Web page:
Johnson v. Deese et al (INMATE1)

Filing 4

REPORT AND RECOMMENDATION re 2 Petition for Writ of Habeas Corpus filed by Martha Jane Johnson; that this petition for habeas corpus relief be dismissed in accordance with 28 USC 2244; Objections to R&R due by 5/6/2005. Signed by Judge Charles S. Coody on 4/22/05. (ajr, )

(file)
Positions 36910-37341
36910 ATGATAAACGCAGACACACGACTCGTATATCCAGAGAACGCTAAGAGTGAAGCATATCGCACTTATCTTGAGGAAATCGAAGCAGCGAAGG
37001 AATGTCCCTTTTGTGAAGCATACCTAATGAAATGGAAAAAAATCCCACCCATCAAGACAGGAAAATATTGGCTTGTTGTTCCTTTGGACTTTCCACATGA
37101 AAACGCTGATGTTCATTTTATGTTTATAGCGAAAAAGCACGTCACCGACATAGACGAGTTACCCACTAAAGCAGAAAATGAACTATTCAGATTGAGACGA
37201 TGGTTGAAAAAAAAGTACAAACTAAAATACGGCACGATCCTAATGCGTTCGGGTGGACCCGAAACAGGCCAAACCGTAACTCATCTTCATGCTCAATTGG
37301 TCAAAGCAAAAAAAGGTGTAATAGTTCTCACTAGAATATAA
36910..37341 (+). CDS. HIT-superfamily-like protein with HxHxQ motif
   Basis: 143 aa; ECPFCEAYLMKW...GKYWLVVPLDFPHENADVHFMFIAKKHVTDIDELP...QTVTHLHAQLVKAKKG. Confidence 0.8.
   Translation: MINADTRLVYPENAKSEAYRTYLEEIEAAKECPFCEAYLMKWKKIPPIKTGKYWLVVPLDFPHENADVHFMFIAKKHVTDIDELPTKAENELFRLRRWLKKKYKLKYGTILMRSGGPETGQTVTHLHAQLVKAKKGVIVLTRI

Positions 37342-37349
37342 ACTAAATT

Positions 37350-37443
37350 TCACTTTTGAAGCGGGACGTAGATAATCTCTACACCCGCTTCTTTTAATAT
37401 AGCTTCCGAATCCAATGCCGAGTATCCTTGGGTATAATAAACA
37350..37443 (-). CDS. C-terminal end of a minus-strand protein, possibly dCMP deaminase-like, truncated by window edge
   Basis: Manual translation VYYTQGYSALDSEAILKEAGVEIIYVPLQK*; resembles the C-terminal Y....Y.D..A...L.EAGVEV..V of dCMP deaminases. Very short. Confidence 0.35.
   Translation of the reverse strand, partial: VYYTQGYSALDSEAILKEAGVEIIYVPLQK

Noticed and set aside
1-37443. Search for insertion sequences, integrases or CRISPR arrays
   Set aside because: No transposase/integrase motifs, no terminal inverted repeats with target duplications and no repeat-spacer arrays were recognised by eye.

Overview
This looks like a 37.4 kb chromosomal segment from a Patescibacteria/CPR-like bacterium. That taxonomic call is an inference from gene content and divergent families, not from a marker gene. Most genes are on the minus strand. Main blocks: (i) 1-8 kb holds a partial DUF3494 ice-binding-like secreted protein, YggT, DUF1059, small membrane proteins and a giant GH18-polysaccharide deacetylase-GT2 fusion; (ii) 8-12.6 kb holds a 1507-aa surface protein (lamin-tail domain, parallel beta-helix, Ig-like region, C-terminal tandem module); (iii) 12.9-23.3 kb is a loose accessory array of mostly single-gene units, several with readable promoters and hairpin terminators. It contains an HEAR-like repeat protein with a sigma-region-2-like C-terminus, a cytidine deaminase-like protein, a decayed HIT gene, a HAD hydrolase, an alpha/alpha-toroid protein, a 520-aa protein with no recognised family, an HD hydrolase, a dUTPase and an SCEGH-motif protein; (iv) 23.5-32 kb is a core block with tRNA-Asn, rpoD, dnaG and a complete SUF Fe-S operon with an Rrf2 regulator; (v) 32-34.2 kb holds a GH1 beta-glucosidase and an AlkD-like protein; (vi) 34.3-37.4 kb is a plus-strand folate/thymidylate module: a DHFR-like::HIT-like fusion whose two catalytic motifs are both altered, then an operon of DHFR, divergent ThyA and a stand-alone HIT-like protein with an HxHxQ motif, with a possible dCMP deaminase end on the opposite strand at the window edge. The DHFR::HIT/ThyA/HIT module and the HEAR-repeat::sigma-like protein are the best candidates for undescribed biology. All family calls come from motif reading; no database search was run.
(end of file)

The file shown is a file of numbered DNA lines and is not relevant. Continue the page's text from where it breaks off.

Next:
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Johnson v. Deese et al (INMATE1) Doc. 4 Case 1:05-cv-00347-TMH-CSC Document 4 Filed 04/22/2005 Page 1 of 6 IN THE DISTRICT COURT OF THE UNITED STATES FOR THE MIDDLE DISTRICT OF ALABAMA SOUTHERN DIVISION MARTHA JANE JOHNSON, #202230, Petitioner, v. GLADYS DEESE, et al., Respondents. ) ) ) ) ) ) ) ) ) ) CIVIL ACTION NO. 1:05-CV-347-H WO RECOMMENDATION OF THE MAGISTRATE JUDGE I. Procedural History This case is before the court on a motion for relief from final judgment which the court construes as a 28 U.S.C. 2254 application for habeas corpus relief. The motion was filed by Martha Jane Johnson ["Johnson"], a state inmate, on April 14, 2005. Johnson challenges the murder conviction entered against her by the Circuit Court of Dale County, Alabama on November 20, 1998, presenting a substantive claim for relief under Ake v. Oklahoma, 470 U.S. 68 (1985). As explained below, Johnson has previously presented the same claim. The petitioner earlier filed the same Ake claim in a motion for relief from final judgment in Johnson v. Deese, et al., Civil Action No. 1:02-CV-1131-H. In that case, the court determined that to the extent Johnson relied on Ake as support for her actual innocence claim, she was entitled to no relief because she failed to present any evidence undermining Case 1:05-cv-00347-TMH-CSC Document 4 Filed 04/22/2005 Page 2 of 6 the determination that her habeas petition was barred by the one-year period of limitation. Id. - Court Doc. No. 54. In accordance with Wyzykowski v. Department of Corrections, 226 F.3d 1213, 1218 (11th Cir. 2000), the court first addressed Johnson's claim of actual innocence based on her theory of drug induced psychosis before applying the statute of limitations as a bar to this court's review of her petition.1 In so doing, the court held as follows: During the preparation of her case, Johnson advised her attorneys that she did not murder her ex-husband, a position she maintained throughout trial and direct appeal. Respondents' Exhibit G - Transcript of Rule 32 Hearing at 19-21. At trial, Johnson consistently denied committing the murder, Respondents' Exhibit A - Trial Transcript at 426 ("I did not murder my exhusband."), and further testified that she was the victim of a scheme by her exhusband to frame her for murder by his commission of suicide. Id. at 406407, 433. Additionally, Johnson testified that on March 30, 1998, the day of the murder, she visited her physician, Dr. Chandler, complaining that the Elavil prescribed to her "was not strong enough to help me sleep. It just helped my moods and I needed something to help me sleep." Id. at 402. Based on her prior experience with Halcion and due to her current state of restlessness, Johnson explicitly requested a prescription from Dr. Chandler for Halcion. Id. Dr. Chandler issued this prescription on March 30, 1998 and the plaintiff obtained the prescription from MediCap Pharmacy. Trial Record State's Exhibit No. 62; Petitioner's April 29, 2003 Response to Respondents' Supplemental Answer - Exhibit E. It is therefore clear from the petitioner's own testimony that she was not taking Halcion during the period of time immediately prior to the death of her ex-husband. Johnson presents only her self-serving allegation that she is actually innocent and presents nothing to support her claim that a defense of drug induced psychosis was warranted. The record contains no evidence which suggests that the petitioner's mental state at the time of the murder was in any way impaired by her use of Halcion; rather, the record and supporting evidentiary materials refute this assertion. Specifically, notwithstanding 1 Johnson maintained that her use of Halcion adversely effected her mental state at the time of the murder. 2 Case 1:05-cv-00347-TMH-CSC Document 4 Filed 04/22/2005 Page 3 of 6 Johnson's history of having taken Halcion at some time prior to the murder, her testimony revealed that she did not have access to Halcion for the period of time immediately preceding the offense and only obtained a renewed prescription for the sleep aid on the day of the murder. Additionally, the psychological evaluation and mental examination of Johnson resulted in a determination that she was mentally competent to stand trial. Respondents' Exhibit A at 38. The forensic psychologist also concluded that Johnson had not suffered from mental incapacity at the time of the offense. Id. at 39. In making these findings, the psychologist determined that Johnson . . . was oriented as to person, place, time, and date. Both her recent and remote memory capacities appeared to be fully intact. She concentrated adequately on the tasks at hand and was thought to be functioning within the average range of general intelligence. . . . Structure of thought was normal and ideas were meaningfully associated. **** Ms. Johnson reported an account of the offense which included information regarding movements, actions, motivations, and mental state. . . . Ms. Johnson denied engaging in any illegal behavior relative to the death of the victim. She reported that she had been prescribed both antidepressant and antianxiety medications by a physician . . . prior to the incident and had been taking her medication as prescribed. Her report included no suggestion that she suffered from any perceptual disturbance or loss of reality contact during the time period of the offense. Overall, it is unlikely that Ms. Johnson's behavior at the time of the offense was significantly related to symptoms of severe mental illness. Id. at 37-39. Although Johnson maintains that her defense is based on newly discovered evidence not available to her prior to trial, according to her own evidentiary materials, see Petitioner's March 25, 2003 Response to the Supplemental Answer - Exhibit G, certain adverse effects associated with the taking of Halcion were known and publicized in June of 1996, over two years prior to imposition of the murder conviction at issue. Nevertheless, evidence of mental instability associated with Johnson's use of Halcion did not exist and, therefore, none was presented at trial. Moreover, throughout the state court proceedings, Johnson consistently maintained her innocence and testified that she did not commit the murder. The present assertion of a defense based on mental instability is in direct contradiction to Johnson's pre-conviction protestations of innocence and testimony at trial. 3 Case 1:05-cv-00347-TMH-CSC Document 4 Filed 04/22/2005 Page 4 of 6 A thorough review of all evidentiary materials submitted by the parties demonstrates that Johnson has failed to submit any credible evidence to this court which establishes that she suffered significant adverse effects from Halcion at the time of the murder entitling her to a psychosis defense based on her usage of this drug. The petitioner has presented no "new reliable evidence" to support her claim of actual innocence nor has she suggested that such evidence exists so as to meet the standard set forth by Schlup. The court therefore concludes that Johnson has failed to demonstrate actual innocence. Johnson, Civil Action No. 1:02-CV-1131-H - Recommendation of the Magistrate Judge at 4-7 (footnotes omitted) (adopted as opinion of the court by Court Doc. No. 41). Since final judgment had been entered in Johnson's prior habeas the court ordered that, with respect to her Ake claim, a new habeas corpus action be opened. Id. - Court Doc. No. 56. II. Discussion As is clear from the foregoing, Johnson filed a prior petition pursuant to the provisions of 28 U.S.C. 2254 challenging her murder conviction before the Circuit Court of Dale County which this court denied as barred by the one-year period of limitation. See Johnson v. Deese, et al., Civil Action No. 1:02-CV-1131-H (M. D. Ala. 2005). "Before a second or successive application permitted by this section is filed in the district court, the applicant shall move in the appropriate court of appeals for an order authorizing the district court to consider the application." 28 U.S.C. 2244(b)(3)(A). "Because this undertaking [is Johnson's] second habeas corpus petition and because [she] had no permission from [the Eleventh Circuit] to file a second habeas petition, . . . the district court lack[s] jurisdiction to grant the requested relief." Gilreath v. State Board of Pardons and Paroles, 272 F.3d 932, 933 (11th Cir. 2001)(parentheses omitted), quoting Preiser v. Rodriguez, 411 U.S. 475, 500, 4 Case 1:05-cv-00347-TMH-CSC Document 4 Filed 04/22/2005 Page 5 of 6 93 S.Ct. 1827, 36 L.Ed.2d 439 (1973). It is clear from the pleadings and documents filed in this case that Johnson has not received an order from the Eleventh Circuit Court of Appeals authorizing this court to consider her successive application for habeas relief. Thus, this court lacks jurisdiction to consider the petitioner's successive request for habeas corpus relief and the present petition is therefore due to be dismissed. Gilreath, 273 F.3d at 933. III. Conclusion Accordingly, it is the RECOMMENDATION of the Magistrate Judge that the instant 2254 petition for habeas corpus relief be dismissed in accordance with the provisions of 28 U.S.C. 2244(b)(3)(A). It is further ORDERED that on or before May 6, 2005 the parties shall file objections to the Recommendation. Any objections filed must specifically identify the findings in the Magistrate Judge's Recommendation to which the party is objecting. Frivolous, conclusive or general objections will not be considered by the District Court. The parties are advised that this Recommendation is not a final order of the court and, therefore, it is not appealable. Failure to file written objections to the proposed findings and advisements in the Magistrate Judge's Recommendation shall bar the party from a de novo determination by the District Court of issues covered in the Recommendation and shall bar the party from attacking on appeal factual findings in the Recommendation accepted or adopted by the District Court except upon grounds of plain error or manifest injustice. Nettles v. Wainwright, 677 F.2d 404 (5th Cir. 1982). See Stein v. Reynolds Securities, Inc., 667 F.2d 5 Case 1:05-cv-00347-TMH-CSC Document 4 Filed 04/22/2005 Page 6 of 6 33 (11th Cir. 1982). See also Bonner v. City of Prichard, 661 F.2d 1206 (11th Cir. 1981, en banc), adopting as binding precedent all of the decisions of the former Fifth Circuit handed down prior to the close of business on September 30, 1981. Done this 22nd day of April, 2005. /s/Charles S. Coody CHARLES S. COODY CHIEF UNITED STATES MAGISTRATE JUDGE 6